The task of the writer in Latin America has never been an easy one. In some countries literacy hardly surmounts functional levels; in others, where it far exceeds them, there still is not much of a public for which one can write. There are few serious universities or literary reviews, and the book trade is one of the most perilous occupations imaginable, subject to the anomalies of paper supplies, exchange controls, price controls, and a minuscule market. It is perhaps unflattering to say so, but Latin Americans are not great readers of books: instead, they consume huge quantities of newsprint, café gossip, and conspiracy theories. This is so notwithstanding the fact that the region has also produced some world-class writers, and shows every indication of continuing to do so.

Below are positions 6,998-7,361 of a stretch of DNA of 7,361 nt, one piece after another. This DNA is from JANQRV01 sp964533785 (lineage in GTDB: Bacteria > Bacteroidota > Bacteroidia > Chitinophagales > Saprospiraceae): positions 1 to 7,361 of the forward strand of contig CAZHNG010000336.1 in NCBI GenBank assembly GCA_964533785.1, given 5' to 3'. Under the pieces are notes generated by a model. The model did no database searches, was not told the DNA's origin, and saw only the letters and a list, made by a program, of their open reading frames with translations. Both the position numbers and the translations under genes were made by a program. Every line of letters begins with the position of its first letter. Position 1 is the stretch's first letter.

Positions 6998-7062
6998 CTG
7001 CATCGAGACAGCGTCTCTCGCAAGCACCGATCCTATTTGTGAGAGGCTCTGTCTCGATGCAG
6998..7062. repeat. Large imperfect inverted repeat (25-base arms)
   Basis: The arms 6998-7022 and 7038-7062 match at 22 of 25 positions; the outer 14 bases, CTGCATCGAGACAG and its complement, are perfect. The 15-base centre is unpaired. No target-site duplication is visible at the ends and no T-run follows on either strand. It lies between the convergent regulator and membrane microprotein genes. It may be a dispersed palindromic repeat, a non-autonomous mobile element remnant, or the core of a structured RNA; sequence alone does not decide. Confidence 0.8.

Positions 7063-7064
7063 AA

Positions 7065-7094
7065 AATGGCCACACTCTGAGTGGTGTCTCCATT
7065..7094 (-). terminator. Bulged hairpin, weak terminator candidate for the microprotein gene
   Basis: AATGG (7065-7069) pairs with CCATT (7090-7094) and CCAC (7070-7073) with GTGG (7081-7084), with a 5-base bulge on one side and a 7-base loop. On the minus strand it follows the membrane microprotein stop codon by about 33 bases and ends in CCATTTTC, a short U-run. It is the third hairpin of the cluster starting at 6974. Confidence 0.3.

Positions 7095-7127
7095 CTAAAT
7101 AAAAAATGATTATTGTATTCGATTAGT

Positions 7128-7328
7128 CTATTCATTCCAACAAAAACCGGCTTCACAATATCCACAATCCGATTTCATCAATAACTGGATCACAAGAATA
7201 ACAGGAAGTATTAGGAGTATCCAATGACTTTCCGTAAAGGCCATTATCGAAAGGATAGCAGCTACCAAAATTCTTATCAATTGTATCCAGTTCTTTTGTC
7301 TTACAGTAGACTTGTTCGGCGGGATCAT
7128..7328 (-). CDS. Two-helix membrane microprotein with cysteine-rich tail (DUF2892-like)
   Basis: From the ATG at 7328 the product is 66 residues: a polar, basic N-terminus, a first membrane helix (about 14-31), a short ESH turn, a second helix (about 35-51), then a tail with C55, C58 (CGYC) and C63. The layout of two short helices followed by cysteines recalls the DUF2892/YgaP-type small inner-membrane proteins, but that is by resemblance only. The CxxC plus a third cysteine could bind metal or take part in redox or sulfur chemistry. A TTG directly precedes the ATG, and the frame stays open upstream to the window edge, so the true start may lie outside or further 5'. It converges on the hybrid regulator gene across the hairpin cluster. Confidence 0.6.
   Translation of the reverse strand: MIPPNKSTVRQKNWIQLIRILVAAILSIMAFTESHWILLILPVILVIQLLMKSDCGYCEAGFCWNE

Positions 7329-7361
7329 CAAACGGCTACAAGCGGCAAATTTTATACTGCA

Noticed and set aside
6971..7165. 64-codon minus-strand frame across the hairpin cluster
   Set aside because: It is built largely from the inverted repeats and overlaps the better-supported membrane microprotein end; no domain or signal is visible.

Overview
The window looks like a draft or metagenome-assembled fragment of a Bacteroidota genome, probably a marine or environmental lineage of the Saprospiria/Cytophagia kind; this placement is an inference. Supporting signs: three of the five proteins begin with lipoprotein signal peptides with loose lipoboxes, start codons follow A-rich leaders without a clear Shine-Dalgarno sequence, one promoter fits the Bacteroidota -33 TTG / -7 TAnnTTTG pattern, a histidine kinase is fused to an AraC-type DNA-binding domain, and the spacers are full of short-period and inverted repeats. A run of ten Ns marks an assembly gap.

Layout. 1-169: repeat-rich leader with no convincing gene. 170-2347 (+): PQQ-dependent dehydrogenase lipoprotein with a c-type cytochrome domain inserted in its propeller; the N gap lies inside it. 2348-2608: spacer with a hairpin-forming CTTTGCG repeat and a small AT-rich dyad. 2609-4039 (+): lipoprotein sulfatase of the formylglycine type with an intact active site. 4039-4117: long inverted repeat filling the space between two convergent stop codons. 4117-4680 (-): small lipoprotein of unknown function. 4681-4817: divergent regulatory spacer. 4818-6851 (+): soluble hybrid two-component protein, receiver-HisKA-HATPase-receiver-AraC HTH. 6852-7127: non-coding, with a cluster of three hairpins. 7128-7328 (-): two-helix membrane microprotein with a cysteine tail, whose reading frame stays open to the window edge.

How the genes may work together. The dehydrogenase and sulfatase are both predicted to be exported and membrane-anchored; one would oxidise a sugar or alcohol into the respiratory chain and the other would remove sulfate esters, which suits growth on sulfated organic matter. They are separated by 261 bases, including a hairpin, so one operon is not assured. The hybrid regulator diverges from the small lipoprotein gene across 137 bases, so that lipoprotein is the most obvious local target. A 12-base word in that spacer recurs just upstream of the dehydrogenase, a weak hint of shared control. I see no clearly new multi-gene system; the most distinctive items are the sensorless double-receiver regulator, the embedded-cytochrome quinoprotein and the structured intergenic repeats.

In some ways, of course, the foregoing merely describes the situation of literature in any area of the Third World. But in one important regard,...

 
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